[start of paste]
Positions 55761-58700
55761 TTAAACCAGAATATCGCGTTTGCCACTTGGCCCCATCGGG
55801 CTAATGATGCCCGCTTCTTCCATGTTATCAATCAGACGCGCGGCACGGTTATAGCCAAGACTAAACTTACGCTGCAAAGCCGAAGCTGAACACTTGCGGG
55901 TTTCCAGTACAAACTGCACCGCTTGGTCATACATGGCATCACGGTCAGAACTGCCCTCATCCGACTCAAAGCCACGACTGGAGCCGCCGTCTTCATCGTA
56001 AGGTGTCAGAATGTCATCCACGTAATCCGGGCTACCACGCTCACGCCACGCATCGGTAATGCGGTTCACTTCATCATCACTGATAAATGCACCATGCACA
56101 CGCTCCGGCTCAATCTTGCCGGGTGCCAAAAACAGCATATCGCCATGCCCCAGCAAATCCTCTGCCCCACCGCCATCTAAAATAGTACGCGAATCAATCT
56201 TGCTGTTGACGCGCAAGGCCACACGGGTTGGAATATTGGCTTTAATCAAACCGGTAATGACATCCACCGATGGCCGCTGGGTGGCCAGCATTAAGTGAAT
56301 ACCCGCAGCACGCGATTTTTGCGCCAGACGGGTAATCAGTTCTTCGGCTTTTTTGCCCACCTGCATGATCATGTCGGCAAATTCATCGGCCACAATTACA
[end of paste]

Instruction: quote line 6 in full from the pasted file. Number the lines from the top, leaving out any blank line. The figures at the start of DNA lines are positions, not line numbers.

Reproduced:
56101 CGCTCCGGCTCAATCTTGCCGGGTGCCAAAAACAGCATATCGCCATGCCCCAGCAAATCCTCTGCCCCACCGCCATCTAAAATAGTACGCGAATCAATCT